By E.W. GODWIN. (From Lucan.)
When Sextus sought Erichtho he chose his time in the depth of the night, when the sun is at its lowermost distance from the upper sky. He took for companions the associates of his crimes. Wandering among broken graves and crumbling sepulchres, they discovered her, sitting sublime on a ragged rock, where Mount Haemus stretches its roots to the Pharsalic field. She was mumbling charms of the Magi and the magical gods. For she feared that the war might yet be transferred to other than the Emathian fields. The sorceress was busy therefore enchanting the soil of Philippi, and scattering on its surface the juice of potent herbs, that it might be heaped with carcasses of the dead, and saturated with their blood, that Macedon, and not Italy, might receive the bodies of departed kings and the bones of the noble, and might be amply peopled with the shades of men. Her choicest labour was as to the earth where should be deposited the prostrate Pompey, or the limbs of the mighty Caesar.
Sextus approached, and bespoke her thus: “Oh, glory of Haemonia, that hast the power to divulge the fates of men, or canst turn aside fate itself from its prescribed course, I pray thee to exercise thy gift in disclosing events to come. Not the meanest of the Roman race am I, the offspring of an illustrious chieftain, lord of the world in the one case, or in the other the destined heir to my father’s calamity. I stand on a tremendous and giddy height: snatch me from this posture of doubt; let me not blindly rush on, and blindly fall; extort this secret from the gods, or force the dead to confess what they know.”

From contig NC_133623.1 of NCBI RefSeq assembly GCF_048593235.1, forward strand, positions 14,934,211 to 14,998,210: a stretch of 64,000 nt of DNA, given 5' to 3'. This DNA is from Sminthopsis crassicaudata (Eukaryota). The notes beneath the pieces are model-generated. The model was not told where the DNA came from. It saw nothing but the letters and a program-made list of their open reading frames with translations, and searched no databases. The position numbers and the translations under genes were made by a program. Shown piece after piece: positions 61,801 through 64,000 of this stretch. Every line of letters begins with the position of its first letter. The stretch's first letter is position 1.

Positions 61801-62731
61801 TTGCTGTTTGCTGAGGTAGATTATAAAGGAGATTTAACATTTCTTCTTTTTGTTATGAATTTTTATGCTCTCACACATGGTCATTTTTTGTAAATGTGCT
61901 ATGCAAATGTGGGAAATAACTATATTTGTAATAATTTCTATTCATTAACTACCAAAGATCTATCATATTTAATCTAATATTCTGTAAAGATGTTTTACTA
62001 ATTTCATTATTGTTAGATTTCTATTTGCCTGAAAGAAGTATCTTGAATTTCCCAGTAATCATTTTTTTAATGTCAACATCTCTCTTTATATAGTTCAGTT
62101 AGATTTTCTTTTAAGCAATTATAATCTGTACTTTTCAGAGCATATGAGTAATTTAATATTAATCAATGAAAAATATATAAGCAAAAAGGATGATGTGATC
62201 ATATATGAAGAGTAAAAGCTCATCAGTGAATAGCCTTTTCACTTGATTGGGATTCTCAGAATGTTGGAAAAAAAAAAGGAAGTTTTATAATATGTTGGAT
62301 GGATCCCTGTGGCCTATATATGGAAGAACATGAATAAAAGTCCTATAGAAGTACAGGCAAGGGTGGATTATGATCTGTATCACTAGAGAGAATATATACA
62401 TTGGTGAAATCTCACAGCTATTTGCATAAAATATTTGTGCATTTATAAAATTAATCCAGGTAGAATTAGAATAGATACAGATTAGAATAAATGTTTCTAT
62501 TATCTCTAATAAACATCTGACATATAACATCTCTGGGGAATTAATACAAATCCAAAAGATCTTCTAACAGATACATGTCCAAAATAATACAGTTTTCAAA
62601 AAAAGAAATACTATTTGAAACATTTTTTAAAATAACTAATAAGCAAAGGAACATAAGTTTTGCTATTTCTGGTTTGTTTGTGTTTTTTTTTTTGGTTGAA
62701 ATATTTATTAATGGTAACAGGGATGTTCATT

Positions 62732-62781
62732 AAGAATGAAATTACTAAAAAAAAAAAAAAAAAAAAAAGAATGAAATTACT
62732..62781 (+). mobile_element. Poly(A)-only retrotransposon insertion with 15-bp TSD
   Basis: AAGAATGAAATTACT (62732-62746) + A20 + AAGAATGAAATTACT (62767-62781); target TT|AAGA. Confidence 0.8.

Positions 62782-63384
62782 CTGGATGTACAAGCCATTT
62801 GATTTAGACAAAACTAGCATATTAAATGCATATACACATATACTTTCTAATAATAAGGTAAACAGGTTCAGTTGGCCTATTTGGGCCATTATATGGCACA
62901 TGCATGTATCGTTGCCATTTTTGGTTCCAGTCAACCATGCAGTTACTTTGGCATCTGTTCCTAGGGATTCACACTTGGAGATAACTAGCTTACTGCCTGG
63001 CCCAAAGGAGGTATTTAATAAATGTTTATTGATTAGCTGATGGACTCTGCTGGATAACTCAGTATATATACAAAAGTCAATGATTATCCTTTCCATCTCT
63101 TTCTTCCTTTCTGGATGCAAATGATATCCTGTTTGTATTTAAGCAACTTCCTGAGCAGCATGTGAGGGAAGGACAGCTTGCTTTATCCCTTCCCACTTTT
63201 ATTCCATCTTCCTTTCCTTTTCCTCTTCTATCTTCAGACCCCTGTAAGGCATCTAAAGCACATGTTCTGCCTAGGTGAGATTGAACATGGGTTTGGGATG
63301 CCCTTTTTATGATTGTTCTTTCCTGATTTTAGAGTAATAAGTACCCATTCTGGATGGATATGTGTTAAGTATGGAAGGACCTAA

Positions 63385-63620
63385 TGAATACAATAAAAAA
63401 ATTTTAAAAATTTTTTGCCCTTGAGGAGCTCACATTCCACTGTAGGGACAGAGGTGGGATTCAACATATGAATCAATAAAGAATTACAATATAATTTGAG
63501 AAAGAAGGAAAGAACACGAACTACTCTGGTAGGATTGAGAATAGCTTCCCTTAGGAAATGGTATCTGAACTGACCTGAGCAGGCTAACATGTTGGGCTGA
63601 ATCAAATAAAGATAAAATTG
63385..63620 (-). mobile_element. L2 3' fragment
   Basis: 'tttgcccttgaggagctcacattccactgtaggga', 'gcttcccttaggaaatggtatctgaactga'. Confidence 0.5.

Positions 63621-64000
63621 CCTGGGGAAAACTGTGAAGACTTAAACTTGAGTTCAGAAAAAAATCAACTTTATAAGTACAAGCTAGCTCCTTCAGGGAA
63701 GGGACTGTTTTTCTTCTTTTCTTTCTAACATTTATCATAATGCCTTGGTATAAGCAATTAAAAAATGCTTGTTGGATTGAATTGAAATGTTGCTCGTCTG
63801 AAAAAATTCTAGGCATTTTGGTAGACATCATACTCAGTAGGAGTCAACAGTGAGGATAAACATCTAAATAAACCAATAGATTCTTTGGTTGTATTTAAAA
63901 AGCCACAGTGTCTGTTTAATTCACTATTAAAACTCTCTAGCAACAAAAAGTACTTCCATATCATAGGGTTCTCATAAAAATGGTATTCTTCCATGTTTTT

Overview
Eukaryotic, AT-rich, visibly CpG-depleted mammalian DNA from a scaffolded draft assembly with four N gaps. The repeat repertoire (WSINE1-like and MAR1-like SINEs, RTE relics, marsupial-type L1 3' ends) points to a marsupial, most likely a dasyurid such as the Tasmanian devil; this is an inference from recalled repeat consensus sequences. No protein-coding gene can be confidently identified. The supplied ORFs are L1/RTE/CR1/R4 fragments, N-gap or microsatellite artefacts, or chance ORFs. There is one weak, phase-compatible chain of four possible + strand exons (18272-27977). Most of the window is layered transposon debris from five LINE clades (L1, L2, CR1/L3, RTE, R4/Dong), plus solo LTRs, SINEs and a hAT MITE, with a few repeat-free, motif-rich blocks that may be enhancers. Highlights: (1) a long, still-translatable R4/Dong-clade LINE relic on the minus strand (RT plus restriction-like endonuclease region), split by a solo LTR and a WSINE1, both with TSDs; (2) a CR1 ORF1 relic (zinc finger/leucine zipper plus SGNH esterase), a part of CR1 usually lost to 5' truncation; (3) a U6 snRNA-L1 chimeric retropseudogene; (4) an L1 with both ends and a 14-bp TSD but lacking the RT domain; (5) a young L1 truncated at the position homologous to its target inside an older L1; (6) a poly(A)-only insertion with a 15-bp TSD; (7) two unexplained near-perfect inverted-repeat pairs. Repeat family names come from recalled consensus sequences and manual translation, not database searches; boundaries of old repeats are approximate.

To whom the Thessalian crone replied: “If you asked to change the fate of an individual, though it were to restore an old man, decrepit with age, to vigorous youth, I could comply; but to break the eternal chain of causes and consequences exceeds even our power. You seek, however, only a foreknowledge of events to come, and you shall be gratified. Meanwhile it were best, where slaughter has afforded so ample a field, to select the body of one newly deceased, and whose flexible organs shall be yet capable of speech, not with lineaments already hardened in the sun.”